By: Alan Cranfield | Updated: 2010-01-04 | Comments (35) | Partitioning
Partitioning, introduced with SQL 2005 Enterprise Edition, is a godsend for working with very large tables. It provides the means to effectively manage and scale your data at a time when tables are growing exponentially, but maintenance windows are either shrinking or non-existent as with many 24/7 online environments. In this tip I will cover some data partitioning myths and truths you should know about.
Having worked with large partitioned databases for a few years, I'd like to share some of my lessons learned. Its important to understand what partitioning is and also what it is not.
First off, I must stress that table and index partitioning is an Enterprise feature in SQL 2005 and remains an Enterprise Feature in SQL 2008. There is no getting around this. Having said that I have found that partitioning can be the most compelling motivating factor for shops to go with Enterprise Edition over Standard. The headaches, maintenance outages, weekend work et al associated with maintaining Very Large Databases can often be eliminated or minimized with a well thought out partitioning scheme. If you have VLDBs then Enterprise Edition is a no brainer as it will also give you these additional features to complement your partitioning - Asynchronous Database Mirroring, Online Index Rebuilds, backup compression (SQL 2008).
All the Enterprise features are also in Developer edition, so installing Developer edition on your workstation is a good way to test and play with Enterprise features. Often features that are Enterprise now could be in Standard down the road so you need to keep up to speed as a SQL Server professional.
You can't restore a database with partitioning to a non-Enterprise Edition instance. Important to bear this in mind. Any partition functions and schemes would need to be removed prior to backing up the database and restoring it to a non Enterprise edition instance.
Processed 208 pages for database 'myDB', file 'myDB' on file 1.
Processed 4 pages for database 'myDB', file 'myDB_log' on file 1.
Msg 3167, Level 16, State 1, Line 1
RESTORE could not start database 'myDB'.
Msg 3013, Level 16, State 1, Line 1
RESTORE DATABASE is terminating abnormally.
Msg 905, Level 21, State 1, Line 1
Database 'myDB' cannot be started in this edition of SQL Server because it contains a partition function 'myRangePF1'. Only Enterprise edition of SQL Server supports partitioning.
Partitioned Views offer similar properties to partitioned tables, but do not require Enterprise Edition. See here for an overview on partitioned views. Partitioned views was a surprisingly effective but complicated way of 'partitioning' data in SQL 2000 and still works just as well in SQL 2005 and 2008.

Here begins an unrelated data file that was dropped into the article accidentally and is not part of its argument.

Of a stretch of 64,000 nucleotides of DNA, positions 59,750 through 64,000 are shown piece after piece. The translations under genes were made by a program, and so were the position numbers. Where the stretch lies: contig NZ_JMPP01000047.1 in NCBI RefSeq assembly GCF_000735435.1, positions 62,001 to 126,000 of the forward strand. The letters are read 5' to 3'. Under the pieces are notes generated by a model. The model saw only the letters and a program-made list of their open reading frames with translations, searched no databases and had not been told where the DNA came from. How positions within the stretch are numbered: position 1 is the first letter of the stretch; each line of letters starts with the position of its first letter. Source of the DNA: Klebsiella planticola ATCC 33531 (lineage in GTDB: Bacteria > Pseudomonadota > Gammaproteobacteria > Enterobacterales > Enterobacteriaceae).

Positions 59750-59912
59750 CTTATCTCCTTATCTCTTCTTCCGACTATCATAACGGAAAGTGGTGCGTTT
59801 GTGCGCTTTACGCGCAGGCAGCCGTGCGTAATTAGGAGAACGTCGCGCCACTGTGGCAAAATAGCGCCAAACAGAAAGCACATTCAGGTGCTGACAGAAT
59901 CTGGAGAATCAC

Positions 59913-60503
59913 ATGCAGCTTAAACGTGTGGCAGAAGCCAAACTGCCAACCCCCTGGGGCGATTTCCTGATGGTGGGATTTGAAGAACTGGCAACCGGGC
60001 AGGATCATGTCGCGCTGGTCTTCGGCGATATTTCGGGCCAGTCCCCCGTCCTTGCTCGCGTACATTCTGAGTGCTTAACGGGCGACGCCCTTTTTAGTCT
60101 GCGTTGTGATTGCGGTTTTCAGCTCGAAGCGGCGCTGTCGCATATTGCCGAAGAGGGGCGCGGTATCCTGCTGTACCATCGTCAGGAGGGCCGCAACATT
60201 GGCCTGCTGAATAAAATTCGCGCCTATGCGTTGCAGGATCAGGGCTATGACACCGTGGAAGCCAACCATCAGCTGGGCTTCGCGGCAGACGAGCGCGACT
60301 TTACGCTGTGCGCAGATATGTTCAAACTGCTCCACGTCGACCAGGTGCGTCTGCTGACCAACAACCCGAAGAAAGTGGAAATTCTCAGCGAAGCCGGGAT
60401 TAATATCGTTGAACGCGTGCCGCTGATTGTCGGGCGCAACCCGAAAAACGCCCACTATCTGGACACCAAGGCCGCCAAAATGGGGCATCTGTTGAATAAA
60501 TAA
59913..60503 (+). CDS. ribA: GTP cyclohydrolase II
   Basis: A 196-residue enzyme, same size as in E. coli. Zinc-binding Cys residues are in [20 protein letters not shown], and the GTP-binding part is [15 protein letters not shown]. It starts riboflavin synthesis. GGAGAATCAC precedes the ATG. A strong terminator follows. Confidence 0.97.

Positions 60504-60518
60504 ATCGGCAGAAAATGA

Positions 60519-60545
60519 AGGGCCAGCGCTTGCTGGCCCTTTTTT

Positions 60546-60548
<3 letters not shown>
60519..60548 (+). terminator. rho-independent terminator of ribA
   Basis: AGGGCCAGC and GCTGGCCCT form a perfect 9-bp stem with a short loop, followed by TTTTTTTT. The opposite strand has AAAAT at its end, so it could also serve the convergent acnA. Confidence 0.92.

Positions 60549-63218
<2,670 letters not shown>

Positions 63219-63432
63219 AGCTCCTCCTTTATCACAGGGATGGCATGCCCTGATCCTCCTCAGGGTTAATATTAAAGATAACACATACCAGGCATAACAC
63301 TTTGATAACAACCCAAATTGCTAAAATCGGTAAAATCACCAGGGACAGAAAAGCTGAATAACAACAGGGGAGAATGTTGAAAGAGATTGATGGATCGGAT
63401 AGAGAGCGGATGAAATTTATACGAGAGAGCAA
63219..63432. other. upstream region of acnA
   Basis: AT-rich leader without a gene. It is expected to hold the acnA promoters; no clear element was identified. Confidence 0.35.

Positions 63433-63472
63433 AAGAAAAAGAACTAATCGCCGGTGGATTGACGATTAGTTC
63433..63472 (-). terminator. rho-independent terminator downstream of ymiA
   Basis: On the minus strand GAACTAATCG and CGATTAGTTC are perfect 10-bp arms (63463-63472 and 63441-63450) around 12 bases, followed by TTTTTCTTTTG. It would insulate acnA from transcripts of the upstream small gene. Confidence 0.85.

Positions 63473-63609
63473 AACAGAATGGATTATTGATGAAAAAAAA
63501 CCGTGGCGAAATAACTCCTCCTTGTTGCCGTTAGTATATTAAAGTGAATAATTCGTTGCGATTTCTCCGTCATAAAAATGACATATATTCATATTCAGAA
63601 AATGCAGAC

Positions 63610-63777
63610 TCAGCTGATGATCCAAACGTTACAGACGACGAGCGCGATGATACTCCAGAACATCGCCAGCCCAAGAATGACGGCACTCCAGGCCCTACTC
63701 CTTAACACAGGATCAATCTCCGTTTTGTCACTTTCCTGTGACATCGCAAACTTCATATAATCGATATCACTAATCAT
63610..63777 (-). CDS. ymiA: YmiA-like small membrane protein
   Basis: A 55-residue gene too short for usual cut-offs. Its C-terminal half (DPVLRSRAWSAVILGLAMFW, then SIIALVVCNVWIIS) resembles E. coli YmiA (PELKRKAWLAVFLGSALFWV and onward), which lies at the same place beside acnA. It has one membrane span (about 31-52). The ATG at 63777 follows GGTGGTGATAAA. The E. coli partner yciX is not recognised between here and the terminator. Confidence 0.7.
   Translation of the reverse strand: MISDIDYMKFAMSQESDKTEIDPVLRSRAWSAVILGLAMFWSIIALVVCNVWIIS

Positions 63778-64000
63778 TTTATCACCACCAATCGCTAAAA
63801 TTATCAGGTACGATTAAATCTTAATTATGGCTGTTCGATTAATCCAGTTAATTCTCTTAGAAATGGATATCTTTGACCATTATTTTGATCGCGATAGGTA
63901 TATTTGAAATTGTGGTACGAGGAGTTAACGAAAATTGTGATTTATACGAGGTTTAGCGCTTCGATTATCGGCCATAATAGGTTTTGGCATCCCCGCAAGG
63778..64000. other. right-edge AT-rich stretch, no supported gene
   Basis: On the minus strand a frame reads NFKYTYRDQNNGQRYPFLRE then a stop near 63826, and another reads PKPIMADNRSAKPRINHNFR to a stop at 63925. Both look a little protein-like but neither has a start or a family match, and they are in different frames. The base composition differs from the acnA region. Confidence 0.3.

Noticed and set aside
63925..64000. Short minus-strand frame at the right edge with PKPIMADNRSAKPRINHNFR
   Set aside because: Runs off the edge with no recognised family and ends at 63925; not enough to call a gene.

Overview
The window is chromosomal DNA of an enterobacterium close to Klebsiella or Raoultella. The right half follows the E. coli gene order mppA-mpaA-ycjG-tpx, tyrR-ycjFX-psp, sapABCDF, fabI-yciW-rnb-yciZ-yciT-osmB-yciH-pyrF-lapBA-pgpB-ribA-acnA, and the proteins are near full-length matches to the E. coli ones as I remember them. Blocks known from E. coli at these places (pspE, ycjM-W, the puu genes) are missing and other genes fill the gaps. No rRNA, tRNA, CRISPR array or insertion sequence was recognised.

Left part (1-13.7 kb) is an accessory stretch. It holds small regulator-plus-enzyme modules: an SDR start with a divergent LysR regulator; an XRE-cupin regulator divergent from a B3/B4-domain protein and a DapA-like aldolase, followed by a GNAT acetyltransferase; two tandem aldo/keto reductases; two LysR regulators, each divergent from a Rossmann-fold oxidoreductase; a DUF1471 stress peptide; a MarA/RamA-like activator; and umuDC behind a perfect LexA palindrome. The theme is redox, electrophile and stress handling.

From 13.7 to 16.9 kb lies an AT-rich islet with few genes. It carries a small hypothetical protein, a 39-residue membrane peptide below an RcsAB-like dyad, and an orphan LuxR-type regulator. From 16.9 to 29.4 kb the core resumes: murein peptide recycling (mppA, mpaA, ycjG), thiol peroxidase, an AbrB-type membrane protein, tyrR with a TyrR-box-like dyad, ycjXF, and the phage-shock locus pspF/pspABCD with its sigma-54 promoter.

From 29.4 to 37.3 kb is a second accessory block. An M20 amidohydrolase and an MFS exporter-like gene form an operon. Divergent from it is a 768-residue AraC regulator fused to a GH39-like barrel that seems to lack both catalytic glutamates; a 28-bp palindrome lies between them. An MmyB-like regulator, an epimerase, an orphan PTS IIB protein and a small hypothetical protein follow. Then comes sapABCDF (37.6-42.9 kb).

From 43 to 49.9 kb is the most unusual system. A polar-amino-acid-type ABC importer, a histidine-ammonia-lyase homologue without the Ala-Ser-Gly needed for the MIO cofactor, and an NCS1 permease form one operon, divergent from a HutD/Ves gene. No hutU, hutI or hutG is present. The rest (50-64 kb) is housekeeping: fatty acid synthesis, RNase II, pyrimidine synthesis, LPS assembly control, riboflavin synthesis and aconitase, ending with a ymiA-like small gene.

Myth 1: Partitioning is a "Scale-Out" solution
Partitions cannot span servers or instances. Partitions have to be in the same instance and in the same database. Partitioning therefore is a scale-up solution. A scale-out solution for SQL Server can be implemented through distributed partitioned views hosted on Federated Database Servers. This is an advanced solution that I have yet to encounter in my career (I would like to hear from anyone who has actually implemented this in a production environment).
Myth 2: Partitions must be created on different filegroups
The partition scheme definition defines on which filegroup a partition resides. It's a common misconception that you have to spread your partitions out among multiple filegroups. Most code examples seem to use multiple filegroups and I think this is where this myth stems from. The only reason, in my opinion, that you would want multiple filegroups is if those filegroups reside on physically separate drives and you were doing this to improve your I/O for large range queries. I have not seen any performance benefit to having multiple filegroups located on the same drive.
Only split your partitions among multiple filegroups if you have a compelling reason to do so. That reason should be increased performance or manageability.
Myth 3: To partition a non-partitioned table you will need to drop and recreate it
Not true. You can partition an existing table by creating a clustered index (or rebuilding an existing clustered index) on your new Partition Scheme. This will effectively partition your data as the leaf level of a clustered index is essentially the data. The example below creates a partitioned clustered index on a partition scheme PScheme_Day.
CREATE CLUSTERED INDEX idx ON tblPartitioned(SQLCreated)